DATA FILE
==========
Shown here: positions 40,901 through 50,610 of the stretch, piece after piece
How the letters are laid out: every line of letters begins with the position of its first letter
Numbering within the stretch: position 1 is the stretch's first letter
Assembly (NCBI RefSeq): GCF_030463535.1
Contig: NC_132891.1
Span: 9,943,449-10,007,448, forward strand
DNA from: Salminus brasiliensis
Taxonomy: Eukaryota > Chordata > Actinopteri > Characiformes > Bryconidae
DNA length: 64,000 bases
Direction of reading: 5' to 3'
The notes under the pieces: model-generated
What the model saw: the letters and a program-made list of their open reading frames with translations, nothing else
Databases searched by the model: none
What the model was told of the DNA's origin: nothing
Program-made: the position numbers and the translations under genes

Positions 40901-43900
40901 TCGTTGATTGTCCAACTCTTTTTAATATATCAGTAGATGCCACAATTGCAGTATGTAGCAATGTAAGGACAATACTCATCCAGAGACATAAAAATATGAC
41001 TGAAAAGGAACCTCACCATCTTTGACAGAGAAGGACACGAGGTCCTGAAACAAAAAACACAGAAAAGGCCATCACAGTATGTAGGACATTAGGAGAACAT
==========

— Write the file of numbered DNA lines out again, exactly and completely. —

Shown here: positions 40,901 through 50,610 of the stretch, piece after piece
How the letters are laid out: every line of letters begins with the position of its first letter
Numbering within the stretch: position 1 is the stretch's first letter
Assembly (NCBI RefSeq): GCF_030463535.1
Contig: NC_132891.1
Span: 9,943,449-10,007,448, forward strand
DNA from: Salminus brasiliensis
Taxonomy: Eukaryota > Chordata > Actinopteri > Characiformes > Bryconidae
DNA length: 64,000 bases
Direction of reading: 5' to 3'
The notes under the pieces: model-generated
What the model saw: the letters and a program-made list of their open reading frames with translations, nothing else
Databases searched by the model: none
What the model was told of the DNA's origin: nothing
Program-made: the position numbers and the translations under genes

Positions 40901-43900
40901 TCGTTGATTGTCCAACTCTTTTTAATATATCAGTAGATGCCACAATTGCAGTATGTAGCAATGTAAGGACAATACTCATCCAGAGACATAAAAATATGAC
41001 TGAAAAGGAACCTCACCATCTTTGACAGAGAAGGACACGAGGTCCTGAAACAAAAAACACAGAAAAGGCCATCACAGTATGTAGGACATTAGGAGAACAT